Kalyan and Ravi, both civil engineering graduates of IIT Madras from different batches, went to the US for their Master’s – Kalyan in Structural Engineering from Cornell and Ravi in Transportation Engineering from Amherst. They both worked in a manufacturing supply chain management solutions company in Boston. They were on different floors in the Boston office and bumped into each other thanks to the foosball machine that was on the floor where Kalyan had his office. The foosball machine and the IIT-Madras alumni association in the US helped bring the two together.

Nadhi was incorporated in 2008 and the first product it built was actually for the US market.

But, when Ravi showed it around in India, there were many in the construction industry who felt that such a product would be useful for them. The product was for sub-contractors in the US, but in India they did not have one even for the contractors, according to Kalyan.

The fragmented ecosystem was what Nadhi set out to change.

In 2008-09, Nadhi built the first construction mobile app on the Symbian operating system long before anybody even thought of it. Ravi says firms in the Silicon Valley have now developed mobile apps for the construction industry.

“We were pioneers but then the window closed because in this market we could not sustain it,” he says.

According to Kalyan, Nadhi’s aim was to provide a product that plugged the gap between planning and execution, and one that allowed existing systems to communicate with each other. In the construction industry, usually each individual or team worked independent of the other and problems got flagged only during the periodic review meetings.

Till then, no one would know what the issue was. Nadhi’s flagship product – nPulse – helps players in the construction industry keep track of what is happening across divisions, because of which issues are sorted out at once rather than at the review meetings.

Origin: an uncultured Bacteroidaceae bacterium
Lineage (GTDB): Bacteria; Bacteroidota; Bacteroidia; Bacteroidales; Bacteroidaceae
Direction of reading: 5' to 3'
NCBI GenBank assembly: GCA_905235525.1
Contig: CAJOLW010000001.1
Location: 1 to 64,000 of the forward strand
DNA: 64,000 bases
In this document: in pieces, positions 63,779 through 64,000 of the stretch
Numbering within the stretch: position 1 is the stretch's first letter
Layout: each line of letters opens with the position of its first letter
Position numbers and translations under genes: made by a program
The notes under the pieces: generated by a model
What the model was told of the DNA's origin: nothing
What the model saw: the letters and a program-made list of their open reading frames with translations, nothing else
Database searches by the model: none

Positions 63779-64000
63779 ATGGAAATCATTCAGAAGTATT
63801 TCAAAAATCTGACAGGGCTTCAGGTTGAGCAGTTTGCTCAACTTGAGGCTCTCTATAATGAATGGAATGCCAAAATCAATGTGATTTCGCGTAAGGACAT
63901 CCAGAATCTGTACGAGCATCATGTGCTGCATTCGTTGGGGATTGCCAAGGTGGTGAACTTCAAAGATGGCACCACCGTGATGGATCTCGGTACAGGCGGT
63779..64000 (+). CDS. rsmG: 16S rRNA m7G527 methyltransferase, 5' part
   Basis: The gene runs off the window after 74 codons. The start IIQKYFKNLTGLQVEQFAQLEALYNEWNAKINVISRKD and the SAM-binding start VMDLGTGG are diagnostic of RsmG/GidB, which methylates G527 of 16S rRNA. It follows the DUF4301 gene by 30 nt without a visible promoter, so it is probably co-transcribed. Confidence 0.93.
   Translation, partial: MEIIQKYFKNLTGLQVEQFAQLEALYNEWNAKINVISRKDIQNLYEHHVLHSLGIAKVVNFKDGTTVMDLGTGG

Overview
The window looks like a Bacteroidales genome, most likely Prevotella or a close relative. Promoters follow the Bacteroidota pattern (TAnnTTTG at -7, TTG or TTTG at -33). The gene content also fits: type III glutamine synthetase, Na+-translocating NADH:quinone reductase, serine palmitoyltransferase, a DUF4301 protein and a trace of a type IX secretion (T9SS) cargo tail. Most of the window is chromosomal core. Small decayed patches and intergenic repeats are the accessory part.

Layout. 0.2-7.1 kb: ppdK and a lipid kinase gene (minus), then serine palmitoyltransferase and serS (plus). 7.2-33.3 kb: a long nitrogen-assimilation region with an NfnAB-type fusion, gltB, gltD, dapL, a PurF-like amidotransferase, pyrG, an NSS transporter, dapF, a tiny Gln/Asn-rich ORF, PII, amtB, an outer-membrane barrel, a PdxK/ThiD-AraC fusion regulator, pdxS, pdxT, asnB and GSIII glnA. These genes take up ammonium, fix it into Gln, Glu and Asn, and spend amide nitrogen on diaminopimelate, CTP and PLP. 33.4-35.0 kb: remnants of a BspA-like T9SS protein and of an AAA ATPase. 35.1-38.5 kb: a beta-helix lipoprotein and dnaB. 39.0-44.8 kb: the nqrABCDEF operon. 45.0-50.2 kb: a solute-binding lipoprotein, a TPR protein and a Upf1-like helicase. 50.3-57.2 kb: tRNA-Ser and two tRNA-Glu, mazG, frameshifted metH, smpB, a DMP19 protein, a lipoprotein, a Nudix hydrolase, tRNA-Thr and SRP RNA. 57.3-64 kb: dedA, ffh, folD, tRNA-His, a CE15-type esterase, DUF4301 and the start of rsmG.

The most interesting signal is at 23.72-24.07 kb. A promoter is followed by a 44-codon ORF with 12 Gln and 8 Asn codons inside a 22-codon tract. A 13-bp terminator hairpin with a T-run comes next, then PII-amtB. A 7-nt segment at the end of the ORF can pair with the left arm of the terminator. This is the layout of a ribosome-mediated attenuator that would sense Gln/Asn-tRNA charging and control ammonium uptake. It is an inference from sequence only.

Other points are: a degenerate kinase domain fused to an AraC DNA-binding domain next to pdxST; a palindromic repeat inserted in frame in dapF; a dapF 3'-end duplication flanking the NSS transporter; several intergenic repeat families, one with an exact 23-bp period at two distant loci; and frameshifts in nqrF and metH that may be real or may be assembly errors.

Banking on IIT

Kalyan and Ravi were keen that their venture be incubated at the IIT-M Research Park and work with the faculty.

“They knew the industry better. Though we were civil engineers from India, we didn’t have project experience and we were hoping that IIT would help us bridge that lack of knowledge,” says Ravi. Three IIT-M civil engineering department faculty members – Sathyanarayana KN, Koshy Varghese and Ashwin Mahalingam – are associated with Nadhi.

Nadhi’s first client was from the power sector and it now has a fair mix of players in the construction industry. Initially, their income was split 70:30 from the consulting space and sale of their product. But, then the consulting business required a lot of people and hence the two founders decided to press the pedal on the product business. They even started declining some of the consulting projects that came their way, in 2013-14. Since then, their revenue mix has changed, with bulk of it – almost 60-70 per cent coming from the products business.

Expansion plan

Nadhi is a 20-member team now and for it to grow rapidly, it may look at raising funds in the near future, with which it will beef up the team, spend more on product R&D, spruce up marketing for an international audience.

Money, according to Kalyan, will help with inorganic growth.

“That is what we are looking for. This organic growth we can continue, assuming the external factors don’t throw up a monkey wrench in the whole thing.”

Published on May 30, 2016